Back in March, we all crammed into our home kitchens to experiment with what we had in our fridges and pantries. In the United States, trips to the grocery store were few and far between, allowing families and roommates to get creative with the ingredients they had on hand. Like we are all so apt to do in this age, we shared our creations on social media and quarantine food trends were born. Dalgona coffee, bolognese, sourdough and focaccia breads, ramen and stews were some of the most popular dishes on the internet according to Adam Liaw, a food writer at The Guardian.
“From Insta-worthy whipped coffees and ego-sourdough to recipes with their own hashtags, food has gone as viral as coronavirus itself,” Liaw wrote in May. Cooking at home blew up over the months we all spent indoors. As restaurants slowly opened their doors, offering limited menus and outdoor dining only options, we crept back out onto our local food scenes. Eateries profited off of warm nights more than they ever had in the three months that preceded summer. So what’s going to happen when it gets darker and chillier as the night goes on? Will we all return to our homely kitchens and say goodbye to our favorite restaurant staff members again? As a restaurant worker myself, I sure hope not.
I wonder if future college students will know as much about home cooking as our generation does. Will the class of 2034 rely on the dining hall and takeout, or will they dive into their small kitchens, offset spatula and slotted spoon in hand? I also wonder (even when I am not living through a pandemic) if social media will still have a large impact on society in the next decade. Instagram and YouTube are what seriously got me into food. In high school I used to fall asleep watching “What I Eat in a Day” videos, dreaming of what to pack for lunch the next day. I still scroll through local food bloggers photos as if I can actually afford the $35 cheese board they got for the price of posting a video of it on their story. More recently, I’ve found myself in one of the only productive black holes to exist on TikTok, cooking TikTok. Professional chefs and home cooks (some of them younger than me!) display their talents in under a minute, and I save their videos in hopes that I’ll actually have time to labor in the kitchen between classes.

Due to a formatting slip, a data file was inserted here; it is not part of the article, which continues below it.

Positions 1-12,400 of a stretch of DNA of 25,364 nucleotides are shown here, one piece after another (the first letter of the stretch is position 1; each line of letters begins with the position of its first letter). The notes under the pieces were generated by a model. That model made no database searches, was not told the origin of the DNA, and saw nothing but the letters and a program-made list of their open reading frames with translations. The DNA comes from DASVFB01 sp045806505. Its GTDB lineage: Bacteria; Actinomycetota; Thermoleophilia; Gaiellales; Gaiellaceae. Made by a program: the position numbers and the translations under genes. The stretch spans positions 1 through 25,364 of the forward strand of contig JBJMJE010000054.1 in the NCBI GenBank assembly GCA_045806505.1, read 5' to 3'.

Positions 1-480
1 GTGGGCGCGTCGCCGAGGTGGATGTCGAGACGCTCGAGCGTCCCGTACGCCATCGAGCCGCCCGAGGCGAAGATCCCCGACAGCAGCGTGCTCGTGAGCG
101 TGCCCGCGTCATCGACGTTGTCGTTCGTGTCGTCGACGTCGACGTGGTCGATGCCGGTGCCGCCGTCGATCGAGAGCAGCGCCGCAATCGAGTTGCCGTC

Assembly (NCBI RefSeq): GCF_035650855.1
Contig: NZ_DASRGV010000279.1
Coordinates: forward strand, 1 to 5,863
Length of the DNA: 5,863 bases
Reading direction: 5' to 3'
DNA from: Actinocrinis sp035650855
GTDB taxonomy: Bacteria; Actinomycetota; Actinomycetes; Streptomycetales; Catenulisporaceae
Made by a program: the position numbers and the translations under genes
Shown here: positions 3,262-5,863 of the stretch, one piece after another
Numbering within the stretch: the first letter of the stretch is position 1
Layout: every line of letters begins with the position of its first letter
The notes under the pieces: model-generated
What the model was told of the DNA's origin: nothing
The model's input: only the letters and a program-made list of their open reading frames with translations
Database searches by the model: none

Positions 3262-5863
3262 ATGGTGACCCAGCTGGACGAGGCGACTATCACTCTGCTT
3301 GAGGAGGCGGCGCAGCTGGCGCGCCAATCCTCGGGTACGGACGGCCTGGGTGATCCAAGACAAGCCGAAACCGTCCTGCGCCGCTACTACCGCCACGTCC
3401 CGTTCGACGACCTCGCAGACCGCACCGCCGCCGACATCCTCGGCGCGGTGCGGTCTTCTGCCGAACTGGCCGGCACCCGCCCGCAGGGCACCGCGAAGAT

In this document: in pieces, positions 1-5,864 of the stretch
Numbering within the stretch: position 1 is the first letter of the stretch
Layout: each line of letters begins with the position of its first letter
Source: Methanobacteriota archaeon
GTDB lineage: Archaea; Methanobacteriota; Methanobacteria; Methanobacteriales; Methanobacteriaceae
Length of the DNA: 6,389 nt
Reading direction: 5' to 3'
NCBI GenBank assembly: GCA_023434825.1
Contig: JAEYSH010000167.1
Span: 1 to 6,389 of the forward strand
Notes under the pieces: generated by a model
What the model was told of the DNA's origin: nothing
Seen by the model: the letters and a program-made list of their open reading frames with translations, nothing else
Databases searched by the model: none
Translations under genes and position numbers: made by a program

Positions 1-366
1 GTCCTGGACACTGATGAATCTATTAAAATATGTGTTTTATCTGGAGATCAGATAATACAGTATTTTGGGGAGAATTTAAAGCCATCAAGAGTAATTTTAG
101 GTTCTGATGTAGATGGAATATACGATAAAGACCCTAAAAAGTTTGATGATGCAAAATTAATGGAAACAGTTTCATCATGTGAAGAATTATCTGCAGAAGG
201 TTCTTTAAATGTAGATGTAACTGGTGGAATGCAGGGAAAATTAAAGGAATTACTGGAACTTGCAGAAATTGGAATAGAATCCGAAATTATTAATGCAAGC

We slowed down during the height of the pandemic while others geared up to face the beastly virus. If a loved one is still out there on the front lines, whip up a home cooked meal for them. To our luck, pro chefs have also taken to social media to teach us a thing or two about our own home kitchens. Alton Brown and his wife Elizabeth amped up the content on his YouTube channel with their “Quarantine Quitchen” series, a weekly livestream where they cook and drink and connect with fans around the globe. Christina Tosi of Milk Bar fame does the same thing on Instagram with “Bake Club” almost every day. Sohla El-Waylly launched a new series on the Binging with Babish channel called “Stump Sohla.” It’s exactly what it sounds like and is oh so entertaining.
Needless to say, the Internet is what launched us into a culinary craze over the last eight (!!!) months, and it still has plenty to offer to curb your cravings. If you’re on campus this semester, I hope you’re still in the kitchen. Food comforts through all types of pain. Whip something up for someone who really needs it—it’s okay if that person is you.